Marriott is both a management and a franchise company. We manage over 50 percent of our hotels, and we’re the largest hotel manager in the world. We own about 10 hotels and franchise the rest. We will have 3,000 hotels by the end of this year. We could not have grown if we had taken the debt on our balance sheet for ownership positions.

You have not been shy about joining important public policy battles. What is your position on immigration?
People who are in this country should have a path to citizenship. We do the very best we can to cer­tify anybody we hire and make sure they are in the country legally. I’m sure from time to time we are probably not given correct information when we interview, but we connect with the government on every hire. People ought to have an opportunity to live the American dream. They are talking about 12 million illegal workers in this country. If all were deported, I think the economy would absolutely collapse. Hispanics are taking entry-level jobs, so the price of labor would just go through the roof.

What about amnesty?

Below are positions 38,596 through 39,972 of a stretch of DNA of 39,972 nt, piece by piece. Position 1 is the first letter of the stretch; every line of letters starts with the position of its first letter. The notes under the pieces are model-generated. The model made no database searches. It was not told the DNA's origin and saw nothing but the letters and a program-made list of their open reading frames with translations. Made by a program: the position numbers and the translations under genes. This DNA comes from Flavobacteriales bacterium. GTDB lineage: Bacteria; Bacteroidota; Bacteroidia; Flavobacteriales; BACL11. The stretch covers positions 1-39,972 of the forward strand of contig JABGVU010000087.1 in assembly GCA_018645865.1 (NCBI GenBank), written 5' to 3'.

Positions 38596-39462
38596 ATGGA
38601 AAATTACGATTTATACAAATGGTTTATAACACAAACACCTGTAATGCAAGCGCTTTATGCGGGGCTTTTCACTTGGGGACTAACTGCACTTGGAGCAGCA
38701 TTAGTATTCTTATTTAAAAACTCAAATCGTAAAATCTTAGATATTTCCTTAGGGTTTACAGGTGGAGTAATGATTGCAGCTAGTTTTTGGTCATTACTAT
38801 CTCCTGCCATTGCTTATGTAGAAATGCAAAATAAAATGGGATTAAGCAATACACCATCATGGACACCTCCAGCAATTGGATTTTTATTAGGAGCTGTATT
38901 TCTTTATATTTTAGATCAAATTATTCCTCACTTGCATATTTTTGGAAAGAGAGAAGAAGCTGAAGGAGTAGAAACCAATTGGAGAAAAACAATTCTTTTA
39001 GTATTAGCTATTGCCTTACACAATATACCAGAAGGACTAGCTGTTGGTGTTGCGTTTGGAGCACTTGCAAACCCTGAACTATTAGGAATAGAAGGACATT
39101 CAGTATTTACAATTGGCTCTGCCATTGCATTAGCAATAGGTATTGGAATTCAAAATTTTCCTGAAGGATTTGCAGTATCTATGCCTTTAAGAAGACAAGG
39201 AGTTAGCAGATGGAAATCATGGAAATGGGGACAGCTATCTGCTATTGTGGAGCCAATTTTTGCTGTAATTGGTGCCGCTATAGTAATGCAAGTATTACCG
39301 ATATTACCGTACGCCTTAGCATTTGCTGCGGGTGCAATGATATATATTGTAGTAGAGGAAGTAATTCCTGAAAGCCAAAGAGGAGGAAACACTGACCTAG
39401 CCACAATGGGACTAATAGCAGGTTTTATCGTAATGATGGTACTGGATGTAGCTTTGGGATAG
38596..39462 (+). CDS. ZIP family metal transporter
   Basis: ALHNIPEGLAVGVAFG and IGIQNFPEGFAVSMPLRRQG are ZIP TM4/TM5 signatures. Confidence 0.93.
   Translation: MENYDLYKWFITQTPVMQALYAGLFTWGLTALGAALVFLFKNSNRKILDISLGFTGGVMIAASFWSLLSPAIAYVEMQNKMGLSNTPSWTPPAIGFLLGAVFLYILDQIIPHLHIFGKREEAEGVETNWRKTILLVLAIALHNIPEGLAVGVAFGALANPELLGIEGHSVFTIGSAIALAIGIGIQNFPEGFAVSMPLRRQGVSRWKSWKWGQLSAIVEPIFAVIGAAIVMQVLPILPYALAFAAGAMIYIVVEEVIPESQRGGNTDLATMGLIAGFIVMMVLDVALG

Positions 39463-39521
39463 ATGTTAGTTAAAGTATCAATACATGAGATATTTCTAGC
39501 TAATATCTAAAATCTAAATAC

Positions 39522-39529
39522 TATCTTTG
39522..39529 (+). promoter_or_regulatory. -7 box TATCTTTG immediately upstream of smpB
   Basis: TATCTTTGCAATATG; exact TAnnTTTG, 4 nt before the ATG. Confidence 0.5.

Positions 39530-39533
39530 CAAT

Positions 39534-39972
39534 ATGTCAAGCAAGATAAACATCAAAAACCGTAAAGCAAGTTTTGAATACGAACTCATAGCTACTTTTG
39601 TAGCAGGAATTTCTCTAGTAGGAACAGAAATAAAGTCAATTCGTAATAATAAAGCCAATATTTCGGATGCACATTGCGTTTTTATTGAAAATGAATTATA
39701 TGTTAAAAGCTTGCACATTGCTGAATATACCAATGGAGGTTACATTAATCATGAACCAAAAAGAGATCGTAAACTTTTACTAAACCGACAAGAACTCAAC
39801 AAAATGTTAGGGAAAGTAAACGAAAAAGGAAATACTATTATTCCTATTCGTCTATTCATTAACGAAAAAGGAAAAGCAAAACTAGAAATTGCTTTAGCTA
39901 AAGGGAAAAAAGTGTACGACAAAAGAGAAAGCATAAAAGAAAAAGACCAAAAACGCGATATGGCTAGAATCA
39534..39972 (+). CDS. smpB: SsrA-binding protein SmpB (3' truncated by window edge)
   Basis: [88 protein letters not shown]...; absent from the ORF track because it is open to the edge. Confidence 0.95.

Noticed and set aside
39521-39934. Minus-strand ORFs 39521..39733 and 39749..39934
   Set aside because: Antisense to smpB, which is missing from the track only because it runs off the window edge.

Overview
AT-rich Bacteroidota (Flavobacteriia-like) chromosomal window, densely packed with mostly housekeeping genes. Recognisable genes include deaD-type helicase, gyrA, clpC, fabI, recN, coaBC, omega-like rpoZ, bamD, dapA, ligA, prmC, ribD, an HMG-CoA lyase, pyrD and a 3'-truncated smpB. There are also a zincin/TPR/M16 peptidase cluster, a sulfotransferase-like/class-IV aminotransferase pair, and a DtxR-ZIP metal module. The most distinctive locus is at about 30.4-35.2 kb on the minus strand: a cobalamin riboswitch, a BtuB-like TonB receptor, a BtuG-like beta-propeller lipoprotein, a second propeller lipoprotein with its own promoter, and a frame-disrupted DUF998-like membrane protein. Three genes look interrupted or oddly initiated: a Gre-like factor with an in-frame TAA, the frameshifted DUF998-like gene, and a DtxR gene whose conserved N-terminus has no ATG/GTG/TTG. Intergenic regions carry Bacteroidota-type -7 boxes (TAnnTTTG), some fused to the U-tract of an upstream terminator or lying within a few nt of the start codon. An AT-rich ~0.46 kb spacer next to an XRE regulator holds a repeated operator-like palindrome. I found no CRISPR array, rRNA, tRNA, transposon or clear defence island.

We do not favor amnesty. They should pay for their citizenship through some contribution—a fine or entry fee to become a cit­izen. Marriott lost a hotel and two employees at Ground Zero on September 11, 2001, when the World Trade Center went down, so we’re very concerned about secure borders.

Do you think more CEOs should be involved in public policy and do you think some CEOs are reluctant to get involved?
I think most are interested in the policy areas that affect their business. In our industry, I think they need to step up, because we employ a tremendous number of people. There are close to a million peo­ple working in the hospitality business. With those numbers, you’ve got a great amount of concern about labor policy. We’ve got to be more active.